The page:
Let’s hope that this year will be different, and that Roz Baker’s committee finally does its job of protecting consumer health and not the special interests of huge multinational Agro-Chemical Corporations.

        • Unfortunately the voters on Maui continue to re-elect Roz Baker and Joe Souiki which really does not say much for the voters on Maui.
          Baker is bought and paid for and will never do the right thing. She was a big time lobbyist in Washington DC before coming here.
          Taking “donations” from multi+national corporations such as Monsanto/Bayer, Sygenta, etc is just what she does. She is not alone at
          the legislature who have also been influenced to do these companies biding. Hard to imagine that they do not understand how truly evil
          these companies are and the damage they are doing to the health of millions of people. But I guess money and power are all that is important
          to these people. But more and more people are waking up to the danger these genetically modified franken foods pose. I just hope that
          the change comes before it is too late.

        • Some GMO food plants may be safe and beneficial and some little different from varieties obtained from traditional breeding techniques, but others are truly Frankenfoods.

          Most worrisome is the potential for inadvertently creating (and spreading) GMO plants that turn out to be harmful to humans and other species, cost the public huge sums to contain and destroy Hawaii’s reputation as a safe and natural place to visit.

          Unexpected harms from the release of a toxic GMO crop or from toxic production methods (pesticide applications) are most likely to occur first in areas near open air GMO test fields – which is what is happening in Hawaii. This is not good policy.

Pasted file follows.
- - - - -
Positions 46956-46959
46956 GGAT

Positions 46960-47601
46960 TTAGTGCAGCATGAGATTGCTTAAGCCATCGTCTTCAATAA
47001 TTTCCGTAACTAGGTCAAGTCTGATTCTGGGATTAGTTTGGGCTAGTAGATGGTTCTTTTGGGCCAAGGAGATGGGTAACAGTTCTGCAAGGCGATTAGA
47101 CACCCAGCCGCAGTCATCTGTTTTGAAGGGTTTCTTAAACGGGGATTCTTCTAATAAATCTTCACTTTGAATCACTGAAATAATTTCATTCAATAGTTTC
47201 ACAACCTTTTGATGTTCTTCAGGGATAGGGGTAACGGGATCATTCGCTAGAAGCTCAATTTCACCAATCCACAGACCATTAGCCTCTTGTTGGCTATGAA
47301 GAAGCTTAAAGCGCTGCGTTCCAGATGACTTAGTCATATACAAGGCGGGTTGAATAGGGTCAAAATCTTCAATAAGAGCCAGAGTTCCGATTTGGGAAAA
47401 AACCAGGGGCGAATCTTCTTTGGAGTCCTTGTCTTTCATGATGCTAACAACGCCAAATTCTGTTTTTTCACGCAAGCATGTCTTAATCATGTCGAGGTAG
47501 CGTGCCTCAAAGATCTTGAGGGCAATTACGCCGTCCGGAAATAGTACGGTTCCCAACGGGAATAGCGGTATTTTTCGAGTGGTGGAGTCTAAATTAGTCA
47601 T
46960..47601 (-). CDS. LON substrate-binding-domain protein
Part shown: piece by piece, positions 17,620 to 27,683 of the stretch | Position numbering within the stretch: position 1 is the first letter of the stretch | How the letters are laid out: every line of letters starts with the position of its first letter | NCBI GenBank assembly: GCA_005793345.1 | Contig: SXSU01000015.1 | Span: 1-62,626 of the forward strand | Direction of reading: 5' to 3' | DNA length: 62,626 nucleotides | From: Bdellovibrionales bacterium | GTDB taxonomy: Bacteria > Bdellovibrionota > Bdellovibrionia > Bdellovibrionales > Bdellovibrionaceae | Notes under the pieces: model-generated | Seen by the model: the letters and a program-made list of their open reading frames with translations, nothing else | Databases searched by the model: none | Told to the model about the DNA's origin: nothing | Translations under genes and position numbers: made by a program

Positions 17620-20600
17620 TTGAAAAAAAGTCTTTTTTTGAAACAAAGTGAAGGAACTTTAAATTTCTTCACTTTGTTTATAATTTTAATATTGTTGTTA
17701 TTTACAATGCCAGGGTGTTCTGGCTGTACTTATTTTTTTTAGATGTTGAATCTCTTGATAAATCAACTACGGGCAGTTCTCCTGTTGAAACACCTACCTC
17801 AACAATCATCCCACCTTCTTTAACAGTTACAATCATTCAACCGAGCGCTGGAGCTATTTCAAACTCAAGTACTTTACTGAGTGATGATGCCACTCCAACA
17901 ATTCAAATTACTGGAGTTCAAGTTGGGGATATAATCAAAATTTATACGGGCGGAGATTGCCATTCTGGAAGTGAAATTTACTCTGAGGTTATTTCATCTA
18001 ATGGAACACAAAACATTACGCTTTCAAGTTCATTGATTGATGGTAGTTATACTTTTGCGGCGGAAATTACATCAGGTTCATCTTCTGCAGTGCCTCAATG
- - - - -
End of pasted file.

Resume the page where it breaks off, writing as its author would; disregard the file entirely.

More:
Unregulated Agro-Chemical GMO test crops pose threats to public health and our tourism economy, provide marginal tax revenue, and do nothing to improve sustainable local ag or food security.

          If there is a GMO health disaster in Hawaii, it is unlikely these corporations will stick around to help clean it up. Instead, they’ll hire legal teams to dispute their responsibility, and at the heart of this strategy will be the lack of detailed data about their crops and production methods (i.e. pesticide uses).

    • At least Dr. Green knows much mich more about public health and our health system than all the arrogant lawyers and lobbyists clogging up the legislative process. He’s the best we got.

      BTW, why did Roz Baker take over the Senate health committee from Dr. Green after the 2015 Kouchi-coup? Apparently it was because of the pakalolo bill Baker was pushing.

      What are Roz Naker’s qualifications? She is a former DC lobbyist from Texas.

      Baker’s policy blunders have cost hundreds of $millions (Hawaii Health Connector, UH Cancer Center) and patient lives (deaths following lowered dental licensure standards and from zero oversight of access to care laws).

      Roz Baker has repeatedly killed every bill sent to her committees involving pesticide buffer zones and reporting, without any hearing or debate.

      When it comes to health policy, I’ll take a dedicated physician like Dr. Green over lawyers and political fat cats any day.

  • So theses ladies believe displaying a ripoff of a 50 year old slogan in front on The Duke will further their cause? They are displaying no class and no sensitivity. Therefore they have set back their cause.

  • If you create something bad it could infect the whole World crop. There is no guarantee. Humans been around for thousands of years. Why fix something that is not broken? We may just break it with GMOs. Their own workers got sick. Shows they have no common sense on it’s dangers or regard for Human life.

Scroll Up